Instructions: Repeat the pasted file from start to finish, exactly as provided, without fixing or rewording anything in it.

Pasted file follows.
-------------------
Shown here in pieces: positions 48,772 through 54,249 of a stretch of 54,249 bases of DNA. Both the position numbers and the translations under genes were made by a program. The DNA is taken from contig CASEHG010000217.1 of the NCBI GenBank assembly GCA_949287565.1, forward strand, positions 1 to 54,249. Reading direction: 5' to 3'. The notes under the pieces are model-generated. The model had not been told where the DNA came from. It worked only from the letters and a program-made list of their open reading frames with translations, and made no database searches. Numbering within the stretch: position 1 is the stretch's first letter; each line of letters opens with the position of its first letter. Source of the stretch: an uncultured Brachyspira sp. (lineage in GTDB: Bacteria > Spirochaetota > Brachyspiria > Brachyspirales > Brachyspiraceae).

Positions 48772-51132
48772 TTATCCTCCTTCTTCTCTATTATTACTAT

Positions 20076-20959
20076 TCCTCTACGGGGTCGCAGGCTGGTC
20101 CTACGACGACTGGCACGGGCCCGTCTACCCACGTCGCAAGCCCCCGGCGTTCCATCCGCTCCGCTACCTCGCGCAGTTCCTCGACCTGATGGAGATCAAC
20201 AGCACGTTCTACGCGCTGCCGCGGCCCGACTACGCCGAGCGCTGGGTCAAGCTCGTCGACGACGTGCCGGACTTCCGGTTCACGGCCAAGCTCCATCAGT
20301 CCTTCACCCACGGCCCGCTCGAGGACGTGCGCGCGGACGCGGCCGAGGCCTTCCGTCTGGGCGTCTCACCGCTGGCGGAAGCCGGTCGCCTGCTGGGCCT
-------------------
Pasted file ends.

Shown here in pieces: positions 48,772 through 54,249 of a stretch of 54,249 bases of DNA. Both the position numbers and the translations under genes were made by a program. The DNA is taken from contig CASEHG010000217.1 of the NCBI GenBank assembly GCA_949287565.1, forward strand, positions 1 to 54,249. Reading direction: 5' to 3'. The notes under the pieces are model-generated. The model had not been told where the DNA came from. It worked only from the letters and a program-made list of their open reading frames with translations, and made no database searches. Numbering within the stretch: position 1 is the stretch's first letter; each line of letters opens with the position of its first letter. Source of the stretch: an uncultured Brachyspira sp. (lineage in GTDB: Bacteria > Spirochaetota > Brachyspiria > Brachyspirales > Brachyspiraceae).

Positions 48772-51132
48772 TTATCCTCCTTCTTCTCTATTATTACTAT

Positions 20076-20959
20076 TCCTCTACGGGGTCGCAGGCTGGTC
20101 CTACGACGACTGGCACGGGCCCGTCTACCCACGTCGCAAGCCCCCGGCGTTCCATCCGCTCCGCTACCTCGCGCAGTTCCTCGACCTGATGGAGATCAAC
20201 AGCACGTTCTACGCGCTGCCGCGGCCCGACTACGCCGAGCGCTGGGTCAAGCTCGTCGACGACGTGCCGGACTTCCGGTTCACGGCCAAGCTCCATCAGT
20301 CCTTCACCCACGGCCCGCTCGAGGACGTGCGCGCGGACGCGGCCGAGGCCTTCCGTCTGGGCGTCTCACCGCTGGCGGAAGCCGGTCGCCTGCTGGGCCT